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It's NBA playoff time

Cricket anyone?

April 26, 2005|by TIM KOELBLE

koelble@herald-mail.com

Sunday's weather left me without a desire to play golf, so, with an off day in front of me, it was easy to decide to be lazy and take advantage of being an unusual couch potato.

I had the television on with an occasional look-see at what the Orioles and Nationals were doing and then managed to get my golf fix with the Shell Houston Open, pulling for John Daly to beat Vijay Singh in a playoff.

Then came a lull, with the NBA on TV and nothing interesting until ESPN's baseball coverage.

While the Nonsense Basketball Association was on, I decided to hop on to my PC and scour the Internet, check some baseball box scores and anything else I could find interesting - as long as it had nothing to do with the NBA.

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Alas, I saw a story about a sport that is huge in foreign countries abound, and I'm not talking soccer.

The Associated Press was reporting from Bridgetown, Barbados, where Andre Nel was the key figure in South Africa's innings victory over the West Indies to claim what is called a 2-0 unassailable lead in the four-test series.

The report brought back some quick memories of my last visit to Ireland, which was a golf-oriented trip.

On a stop around the Ring of Kerry in Doolin, Ireland, a look out of my hotel room was straight into a complex of confusion. "What the heck was being played over there?" I inquired and found out it was cricket.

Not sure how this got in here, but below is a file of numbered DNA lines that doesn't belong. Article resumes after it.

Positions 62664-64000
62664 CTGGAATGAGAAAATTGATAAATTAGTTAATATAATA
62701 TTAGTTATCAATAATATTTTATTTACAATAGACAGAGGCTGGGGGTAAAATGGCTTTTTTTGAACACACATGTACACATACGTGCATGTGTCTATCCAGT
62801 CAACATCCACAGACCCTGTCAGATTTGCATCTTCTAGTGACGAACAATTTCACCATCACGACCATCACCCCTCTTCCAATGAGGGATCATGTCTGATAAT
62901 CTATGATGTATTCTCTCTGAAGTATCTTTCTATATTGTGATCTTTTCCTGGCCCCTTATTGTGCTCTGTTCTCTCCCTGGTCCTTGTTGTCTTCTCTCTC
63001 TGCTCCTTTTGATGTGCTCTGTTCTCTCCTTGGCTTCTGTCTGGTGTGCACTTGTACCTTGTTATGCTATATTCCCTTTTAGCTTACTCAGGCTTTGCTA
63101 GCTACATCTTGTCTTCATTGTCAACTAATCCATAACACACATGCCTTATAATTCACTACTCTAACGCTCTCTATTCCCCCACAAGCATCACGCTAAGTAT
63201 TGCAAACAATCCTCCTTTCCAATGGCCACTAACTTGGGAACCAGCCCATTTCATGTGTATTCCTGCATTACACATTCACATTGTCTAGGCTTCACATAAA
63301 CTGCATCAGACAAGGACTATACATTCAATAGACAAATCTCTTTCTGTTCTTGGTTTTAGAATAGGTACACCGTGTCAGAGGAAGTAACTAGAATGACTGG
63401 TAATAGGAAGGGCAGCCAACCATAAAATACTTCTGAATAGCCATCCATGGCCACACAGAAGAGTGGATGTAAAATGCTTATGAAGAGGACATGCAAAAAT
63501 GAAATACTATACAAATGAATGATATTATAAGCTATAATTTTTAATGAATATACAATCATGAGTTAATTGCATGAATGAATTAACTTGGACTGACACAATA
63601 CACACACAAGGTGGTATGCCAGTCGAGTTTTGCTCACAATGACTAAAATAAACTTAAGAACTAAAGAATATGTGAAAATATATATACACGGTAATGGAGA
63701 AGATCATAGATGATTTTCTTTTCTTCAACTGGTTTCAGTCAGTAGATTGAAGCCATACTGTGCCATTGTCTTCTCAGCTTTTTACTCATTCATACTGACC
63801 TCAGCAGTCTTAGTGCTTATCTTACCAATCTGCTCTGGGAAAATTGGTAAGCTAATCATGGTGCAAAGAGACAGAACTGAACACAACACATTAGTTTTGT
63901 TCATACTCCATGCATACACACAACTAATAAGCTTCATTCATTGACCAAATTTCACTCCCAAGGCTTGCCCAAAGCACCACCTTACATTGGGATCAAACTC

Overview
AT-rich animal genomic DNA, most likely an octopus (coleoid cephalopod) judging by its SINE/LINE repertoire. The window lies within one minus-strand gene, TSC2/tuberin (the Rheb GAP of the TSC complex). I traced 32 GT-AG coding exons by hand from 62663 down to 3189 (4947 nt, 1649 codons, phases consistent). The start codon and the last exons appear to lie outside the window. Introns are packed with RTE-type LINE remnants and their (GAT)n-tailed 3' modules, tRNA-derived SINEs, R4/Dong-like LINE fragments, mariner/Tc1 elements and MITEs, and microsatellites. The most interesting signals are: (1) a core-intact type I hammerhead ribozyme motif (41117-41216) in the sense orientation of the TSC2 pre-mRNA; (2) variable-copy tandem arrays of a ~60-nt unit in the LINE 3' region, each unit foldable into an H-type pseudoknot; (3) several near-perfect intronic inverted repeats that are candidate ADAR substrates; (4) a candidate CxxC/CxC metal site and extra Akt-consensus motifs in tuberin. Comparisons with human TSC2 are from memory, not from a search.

Interestingly, I found out about the 5 3/4-inch ball, a not-more-than 38-inch long wooden bat bladed at the end, wickets with bails and stumps and a match played in one or two innings that can last for hours.

A batter, such as Nel, wears shin guards such as a catcher in baseball wears. He dons a helmet and the mask is one similar to one used in lacrosse.

Cricket is a sport played from Ireland to South Africa, from Australia to the West Indies and from England to India. Anyone on the Internet can find the latest scores and news on the sport. There are betting parlors and the news is the same type that goes on in America. This coach is in trouble with his record; so-and-so is not performing up to expectations and so on.

There are 42 laws in the Cricket Code of Ethics, revised in 2000. Each law has a terse representation of the objectives and rules.

Here's one excerpt from the wire story:

"Hinds perished just before tea as he top-edged a sweep to short fine leg off Boje. Nel polished off the innings with three wickets in his spell after tea."

Yes, if the captains agree to play two innings, then there is a short spell in which the players stop for afternoon tea.

Cricket anyone? Afternoon tea anyone?

Aahh - it was time for ESPN's major league baseball game.

Tim Koelble is a staff writer for The Morning Herald. His column appears every other Tuesday. He can be reached a 301-733-5131, ext. 2311, or by e-mail at koelble@herald-mail.com

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